Azrieli School Student Wins Architizer Drawing Competition Award
September 28, 2021
Daniel Dickson, a Master of Architecture student at Carleton University, has received a Special Mention Award in an international drawing competition held by the online platform Architizer.
His drawing, Respatializing the Bookspace of Fahrenheit 451, was the only winner from Canada in the 2021 One Drawing Challenge.
See it online HERE.
The third annual One Drawing Challenge dared entrants to capture a compelling story about architecture and its inhabitants in a single drawing.
Dickson completed the drawing at Carleton’s Azrieli School of Architecture & Urbanism in the Spring 2021 Option Studio, Architectural Authorship, led by Visiting Professor Neil Spiller.
The Architizer jury named two Top Winners and 10 Commended Entries.
It also awarded seven Special Mention Awards, one for each drawing type — plan, section, elevation, perspective, axonometric, sketch and abstract.
Dickson’s drawing won for the “Most Original Elevation.”
“These drawings were selected for publication due to their exceptional originality in terms of concept, production techniques, and storytelling qualities,” says Architizer.
Accompanying Text by Daniel Dickson
Do we maintain the time to learn from and to dissolve into words, to consider critical reservoirs of knowledge, to uncover prospective framings of the future? Surrounded by the din of globalized new media – of parlour wall streaming video, viral pictorial puns, virtual bedroom conferencing – we are due a rereading of Ray Bradbury’s Fahrenheit 451.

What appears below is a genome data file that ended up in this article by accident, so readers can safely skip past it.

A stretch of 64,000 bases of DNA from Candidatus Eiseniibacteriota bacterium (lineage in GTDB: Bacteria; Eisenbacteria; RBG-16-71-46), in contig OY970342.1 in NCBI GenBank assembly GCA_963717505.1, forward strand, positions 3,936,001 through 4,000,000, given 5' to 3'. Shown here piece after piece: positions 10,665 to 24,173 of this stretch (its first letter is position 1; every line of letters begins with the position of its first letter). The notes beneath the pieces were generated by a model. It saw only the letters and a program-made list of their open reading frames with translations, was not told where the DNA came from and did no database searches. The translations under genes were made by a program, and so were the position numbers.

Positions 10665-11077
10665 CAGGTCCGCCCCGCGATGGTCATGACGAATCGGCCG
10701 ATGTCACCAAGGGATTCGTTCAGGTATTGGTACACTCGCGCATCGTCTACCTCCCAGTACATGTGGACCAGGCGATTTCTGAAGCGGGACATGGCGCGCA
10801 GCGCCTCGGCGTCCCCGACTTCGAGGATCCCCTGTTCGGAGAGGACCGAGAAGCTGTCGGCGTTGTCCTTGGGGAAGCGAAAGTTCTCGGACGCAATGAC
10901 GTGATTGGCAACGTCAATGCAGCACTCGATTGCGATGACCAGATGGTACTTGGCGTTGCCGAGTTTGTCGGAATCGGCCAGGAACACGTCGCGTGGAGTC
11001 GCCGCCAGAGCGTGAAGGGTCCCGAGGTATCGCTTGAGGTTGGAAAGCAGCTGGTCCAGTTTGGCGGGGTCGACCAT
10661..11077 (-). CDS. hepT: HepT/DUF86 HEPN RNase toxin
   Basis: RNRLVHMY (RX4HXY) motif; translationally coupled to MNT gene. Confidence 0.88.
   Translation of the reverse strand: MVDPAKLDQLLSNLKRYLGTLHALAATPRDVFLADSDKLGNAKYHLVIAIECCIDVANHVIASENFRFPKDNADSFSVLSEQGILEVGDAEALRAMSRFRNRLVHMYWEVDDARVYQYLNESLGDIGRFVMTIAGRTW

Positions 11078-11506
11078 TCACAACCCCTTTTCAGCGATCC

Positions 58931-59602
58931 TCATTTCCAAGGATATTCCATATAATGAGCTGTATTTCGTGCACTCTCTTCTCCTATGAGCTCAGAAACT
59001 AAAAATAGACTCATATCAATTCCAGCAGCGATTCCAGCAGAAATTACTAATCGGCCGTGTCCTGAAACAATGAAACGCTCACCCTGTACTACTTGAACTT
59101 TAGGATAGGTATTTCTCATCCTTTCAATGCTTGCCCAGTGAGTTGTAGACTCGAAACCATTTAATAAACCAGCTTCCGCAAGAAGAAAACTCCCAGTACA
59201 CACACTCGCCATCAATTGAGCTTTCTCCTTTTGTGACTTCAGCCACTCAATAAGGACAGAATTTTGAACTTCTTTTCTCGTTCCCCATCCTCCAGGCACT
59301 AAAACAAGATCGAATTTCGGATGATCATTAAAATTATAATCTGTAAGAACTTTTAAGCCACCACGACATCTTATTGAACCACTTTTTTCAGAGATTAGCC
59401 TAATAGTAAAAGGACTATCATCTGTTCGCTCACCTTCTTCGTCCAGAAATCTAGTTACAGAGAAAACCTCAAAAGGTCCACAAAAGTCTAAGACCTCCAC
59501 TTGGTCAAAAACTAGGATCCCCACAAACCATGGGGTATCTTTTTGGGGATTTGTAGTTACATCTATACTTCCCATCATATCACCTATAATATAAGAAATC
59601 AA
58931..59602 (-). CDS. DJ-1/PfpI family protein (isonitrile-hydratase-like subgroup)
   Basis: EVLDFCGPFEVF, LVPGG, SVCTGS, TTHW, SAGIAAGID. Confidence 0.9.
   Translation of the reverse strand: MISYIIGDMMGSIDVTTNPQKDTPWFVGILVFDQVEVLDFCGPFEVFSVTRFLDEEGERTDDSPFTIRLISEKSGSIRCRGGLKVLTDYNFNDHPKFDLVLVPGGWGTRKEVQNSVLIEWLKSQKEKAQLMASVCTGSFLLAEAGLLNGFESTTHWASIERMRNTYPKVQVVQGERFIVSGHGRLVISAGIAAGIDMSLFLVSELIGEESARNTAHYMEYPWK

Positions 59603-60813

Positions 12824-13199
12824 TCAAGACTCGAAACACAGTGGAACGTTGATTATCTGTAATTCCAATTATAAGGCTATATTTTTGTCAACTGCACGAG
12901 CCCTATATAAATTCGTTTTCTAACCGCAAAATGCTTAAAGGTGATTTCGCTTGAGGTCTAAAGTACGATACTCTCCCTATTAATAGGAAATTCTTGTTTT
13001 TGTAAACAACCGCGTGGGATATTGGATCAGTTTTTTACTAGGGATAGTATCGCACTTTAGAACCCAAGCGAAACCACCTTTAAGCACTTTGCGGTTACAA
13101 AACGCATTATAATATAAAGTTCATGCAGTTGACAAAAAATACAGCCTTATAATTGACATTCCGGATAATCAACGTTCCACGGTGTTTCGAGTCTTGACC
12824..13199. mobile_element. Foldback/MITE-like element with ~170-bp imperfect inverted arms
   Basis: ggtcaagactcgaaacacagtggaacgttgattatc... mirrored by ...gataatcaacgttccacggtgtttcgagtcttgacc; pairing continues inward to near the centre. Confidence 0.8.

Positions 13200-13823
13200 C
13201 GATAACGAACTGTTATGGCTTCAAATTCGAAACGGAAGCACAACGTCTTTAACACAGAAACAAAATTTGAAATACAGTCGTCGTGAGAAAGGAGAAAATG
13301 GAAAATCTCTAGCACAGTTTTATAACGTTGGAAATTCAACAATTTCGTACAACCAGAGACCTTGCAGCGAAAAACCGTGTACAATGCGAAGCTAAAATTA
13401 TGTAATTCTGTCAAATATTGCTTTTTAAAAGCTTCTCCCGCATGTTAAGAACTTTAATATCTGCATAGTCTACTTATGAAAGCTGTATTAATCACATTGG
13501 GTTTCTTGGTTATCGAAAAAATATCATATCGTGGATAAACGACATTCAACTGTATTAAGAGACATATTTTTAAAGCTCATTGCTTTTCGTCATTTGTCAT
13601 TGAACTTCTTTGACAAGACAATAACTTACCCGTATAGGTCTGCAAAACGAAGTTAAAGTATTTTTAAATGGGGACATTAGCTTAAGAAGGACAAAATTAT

The following drawing uses the novel-as-site, liberally spatializing while investigating the temporalities transfused via the specific medium of the book. In a perspective-elevation, ‘Book People’ wander through a forest of fragmented virtual stacks, re-calling and re-activating the shelves with our collective narrative. In turn, they examine tragedy – the pandemics, the burnings, the intolerances – and our capacity to learn – through compromise, through empathy, through rebuilding. After all, the stories we write, read, and tell are the legs for the stories we create.